Brexit Is Here, But What Happens With Finance?
The issues around Brexit have been all over the news for the past couple of years.
On the 31st of January 2020 however, the divorce between the United Kingdom and Europe was finalized.
Officially, the UK has now entered into the final agreed transition period until the 31st of December 2020, and on that day it will become a non-European Economic Area (EEA) country.
Things are a bit more complicated than that, though.
Here’s what’s expected to change in the finance sector as the UK “walks out” on the EU.
London is known as the “capital” of Europe in the business sector, as it consists of many well-established companies, thus making it a global financial centre.
The whole Brexit situation, however, has caused uncertainty to these businesses which could eventually move to a whole different country that has more to offer as an EU member.
So, what’s going to happen to the finance sector after the UK officially “kisses” the EU goodbye?
Before you start worrying, it’s good to point out that things won’t change right away in the finance sector or the economy.
Until the transition period is completed in December of this year, the UK will continue being a Member State of the EU.
This also implies that the Brits will have to continue obeying EU rules, as well as pay the necessary fees.
Regardless, many businesses are worried and frustrated about the unpredictable future, and this could be catastrophic for them.
Christophe Rieche, CEO and co-founder of a credit platform for small businesses called iwoca, stated that “London offers deep pools of talent for native speakers across all levels of seniority and functions from developers, marketers, account managers to credit analysts. If we cannot hire people easily from these regions in London we will have to relocate some or all of our operations.”
Additionally, professor of economic geography in the Faculty of Social Sciences at the University of Nottingham Sarah Hall agreed with this statement and explained that “Attracting the international ‘tech talent’ that has been vital to London’s FinTech success could be harder after Brexit. This depends on the immigration rules that are put in place by the U.K. after Brexit.”
Therefore, it is very possible that the UK will potentially stop being the capital of the business, finance and technology industry’s most attractive destination.
“Sorry Boris, EU Can’t Sit With Us”
The European Commission does not kid around when it comes to Brexit.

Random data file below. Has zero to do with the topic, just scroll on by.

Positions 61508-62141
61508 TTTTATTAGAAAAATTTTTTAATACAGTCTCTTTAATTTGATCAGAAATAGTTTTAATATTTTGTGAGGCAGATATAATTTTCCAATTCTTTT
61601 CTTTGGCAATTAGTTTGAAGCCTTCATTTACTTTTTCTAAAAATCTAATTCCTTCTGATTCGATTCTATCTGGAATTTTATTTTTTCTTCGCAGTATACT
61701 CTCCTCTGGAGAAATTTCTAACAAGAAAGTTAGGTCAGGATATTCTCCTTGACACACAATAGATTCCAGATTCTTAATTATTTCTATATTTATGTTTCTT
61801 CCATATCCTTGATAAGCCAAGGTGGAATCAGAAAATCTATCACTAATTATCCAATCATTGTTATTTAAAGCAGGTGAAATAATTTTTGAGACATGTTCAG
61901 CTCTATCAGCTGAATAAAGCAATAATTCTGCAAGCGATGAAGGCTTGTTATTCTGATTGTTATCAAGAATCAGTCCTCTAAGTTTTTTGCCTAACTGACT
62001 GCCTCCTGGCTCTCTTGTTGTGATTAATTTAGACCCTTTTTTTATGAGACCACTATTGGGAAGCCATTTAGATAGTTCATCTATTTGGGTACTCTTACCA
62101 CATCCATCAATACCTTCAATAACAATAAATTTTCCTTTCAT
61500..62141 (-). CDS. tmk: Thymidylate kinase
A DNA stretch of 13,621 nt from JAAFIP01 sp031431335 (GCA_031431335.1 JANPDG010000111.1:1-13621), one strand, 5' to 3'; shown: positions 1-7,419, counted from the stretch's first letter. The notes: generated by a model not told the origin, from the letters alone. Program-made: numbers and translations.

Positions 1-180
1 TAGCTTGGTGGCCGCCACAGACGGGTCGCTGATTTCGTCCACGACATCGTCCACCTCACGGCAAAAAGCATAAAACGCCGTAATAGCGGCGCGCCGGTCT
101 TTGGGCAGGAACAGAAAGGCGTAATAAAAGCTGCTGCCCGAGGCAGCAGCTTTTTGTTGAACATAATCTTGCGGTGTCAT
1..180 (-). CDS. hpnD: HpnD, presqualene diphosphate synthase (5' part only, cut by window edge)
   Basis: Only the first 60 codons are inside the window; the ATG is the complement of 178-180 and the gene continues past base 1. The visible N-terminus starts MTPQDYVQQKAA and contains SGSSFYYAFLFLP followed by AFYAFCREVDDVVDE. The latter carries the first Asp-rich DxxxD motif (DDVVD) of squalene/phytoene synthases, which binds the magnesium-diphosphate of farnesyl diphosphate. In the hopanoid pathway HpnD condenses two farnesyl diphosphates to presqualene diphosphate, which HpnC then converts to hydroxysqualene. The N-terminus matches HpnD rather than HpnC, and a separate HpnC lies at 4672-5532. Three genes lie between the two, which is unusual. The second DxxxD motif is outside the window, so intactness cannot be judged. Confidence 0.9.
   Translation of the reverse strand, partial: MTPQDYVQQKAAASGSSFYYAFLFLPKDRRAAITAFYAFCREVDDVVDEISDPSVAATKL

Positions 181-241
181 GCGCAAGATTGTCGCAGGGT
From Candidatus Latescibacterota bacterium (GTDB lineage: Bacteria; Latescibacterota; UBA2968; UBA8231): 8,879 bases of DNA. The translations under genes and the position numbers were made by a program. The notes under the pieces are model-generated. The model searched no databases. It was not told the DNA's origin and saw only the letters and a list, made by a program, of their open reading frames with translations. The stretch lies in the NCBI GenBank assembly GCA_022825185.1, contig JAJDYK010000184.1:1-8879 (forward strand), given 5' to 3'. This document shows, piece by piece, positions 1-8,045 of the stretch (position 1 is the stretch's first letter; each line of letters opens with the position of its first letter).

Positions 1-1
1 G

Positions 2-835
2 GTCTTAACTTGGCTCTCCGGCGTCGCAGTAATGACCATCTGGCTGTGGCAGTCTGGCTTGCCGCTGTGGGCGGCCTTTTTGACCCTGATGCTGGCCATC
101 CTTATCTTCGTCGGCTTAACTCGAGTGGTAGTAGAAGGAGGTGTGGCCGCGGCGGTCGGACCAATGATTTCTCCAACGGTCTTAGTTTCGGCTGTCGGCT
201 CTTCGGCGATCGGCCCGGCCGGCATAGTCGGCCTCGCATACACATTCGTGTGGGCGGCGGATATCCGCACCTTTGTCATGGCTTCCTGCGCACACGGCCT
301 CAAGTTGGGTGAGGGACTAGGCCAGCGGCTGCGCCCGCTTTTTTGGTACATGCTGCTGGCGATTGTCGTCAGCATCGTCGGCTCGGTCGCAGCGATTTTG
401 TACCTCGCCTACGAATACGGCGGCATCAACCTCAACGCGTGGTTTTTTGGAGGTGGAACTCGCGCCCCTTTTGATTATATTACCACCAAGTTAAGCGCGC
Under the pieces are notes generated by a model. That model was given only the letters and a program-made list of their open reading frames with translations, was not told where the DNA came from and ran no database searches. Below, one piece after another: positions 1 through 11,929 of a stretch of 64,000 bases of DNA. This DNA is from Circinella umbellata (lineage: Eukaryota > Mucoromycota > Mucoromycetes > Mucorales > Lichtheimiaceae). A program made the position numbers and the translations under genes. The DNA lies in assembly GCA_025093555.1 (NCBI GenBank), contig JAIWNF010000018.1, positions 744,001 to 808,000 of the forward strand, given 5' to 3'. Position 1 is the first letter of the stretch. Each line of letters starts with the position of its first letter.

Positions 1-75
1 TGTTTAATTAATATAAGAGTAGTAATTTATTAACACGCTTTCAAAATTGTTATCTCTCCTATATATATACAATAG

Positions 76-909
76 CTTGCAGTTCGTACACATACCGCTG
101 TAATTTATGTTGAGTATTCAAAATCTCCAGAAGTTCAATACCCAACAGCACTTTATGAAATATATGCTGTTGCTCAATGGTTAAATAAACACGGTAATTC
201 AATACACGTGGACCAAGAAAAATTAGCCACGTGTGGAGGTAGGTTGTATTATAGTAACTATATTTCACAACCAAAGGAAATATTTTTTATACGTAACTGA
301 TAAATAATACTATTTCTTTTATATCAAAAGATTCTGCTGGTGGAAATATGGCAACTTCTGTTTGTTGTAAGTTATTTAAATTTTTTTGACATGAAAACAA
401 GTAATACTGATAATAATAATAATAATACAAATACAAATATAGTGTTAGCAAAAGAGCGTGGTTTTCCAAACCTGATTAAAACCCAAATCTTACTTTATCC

What we mean by that you ask?
Well, for starters, the UK won’t have any representatives at the European parliament, and this is happening already.
Faces such as Nigel Farage and Ann Widdecombe are among the UK’s 73 MEPs who will automatically lose their seats.
This is mainly because with the transition period in place, the UK must leave the EU’s political institutions and agencies.
Although the MEPs will be absent from all hearings, the EU has the last word over legal disputes.
Additionally, the UK’s Prime Minister Boris Johnson cannot attend any more EU summits unless specially invited. This also includes any EU meetings that decide things such as fishing limits.
The European Payments Council (EPC) designed the SEPA schemes for credit transfers and direct debits and is developing a scheme for payment cards.
In UK’s case, even though the Brits have now become a non-EEA SEPA country as of 1 February 2020, they shall continue operating within the SEPA schemes.
Also, the UK must comply with EU rules and any relevant participation criteria.
Between the 1st of February and the 31st of December 2020, there shall be no new requirements or changes regarding transactions to and from the UK.
No changes will be made for SCT/SDD transactions to and from the UK either.
The European Payments Council also stated that based on the EPC Board decision on the 7th of March 2019, the EPC shall monitor any Brexit developments throughout the transition period, and after.
“Are EU Okay?”
Another industry that you will be hearing a lot about because of Brexit, is trade.
The UK will have to arrange talks with countries around the world independently in order to settle agreements about importing and exporting goods and services.
It is yet to be announced how trade negotiations with countries like the US and Australia will evolve since the UK is still currently following EU rules.
According to the BBC, if any trade deals are reached, they won’t be able to start until the transition period ends.
For the time being though, if you are in the EU you can freely travel to and from the UK, drive, and use your European Health Insurance Card.
Additionally, UK nationals will still be able to live and work in the EU as they currently do, and the same applies to EU nationals wanting to live and work in the UK.
“Getting (EU)sed To It”
The UK’s first priority is to negotiate and settle a trading deal with the EU’s customs union and single market.
Obviously, the Brits hope to access the EU market as much as possible, but since talks are still in order, the future isn’t certain.
However, we have to accept the fact that although things are not drastically changing, many changes will soon be established one way or the other.
The BBC stated that if no trade deal has been agreed and ratified by the end of the year, then the UK faces the prospect of tariffs on exports to the EU.
It is safe to assume that only time will tell the true future of established EU companies in the UK.
For better or for worse, let’s hope that the UK isn’t making a “EUge” mistake after all!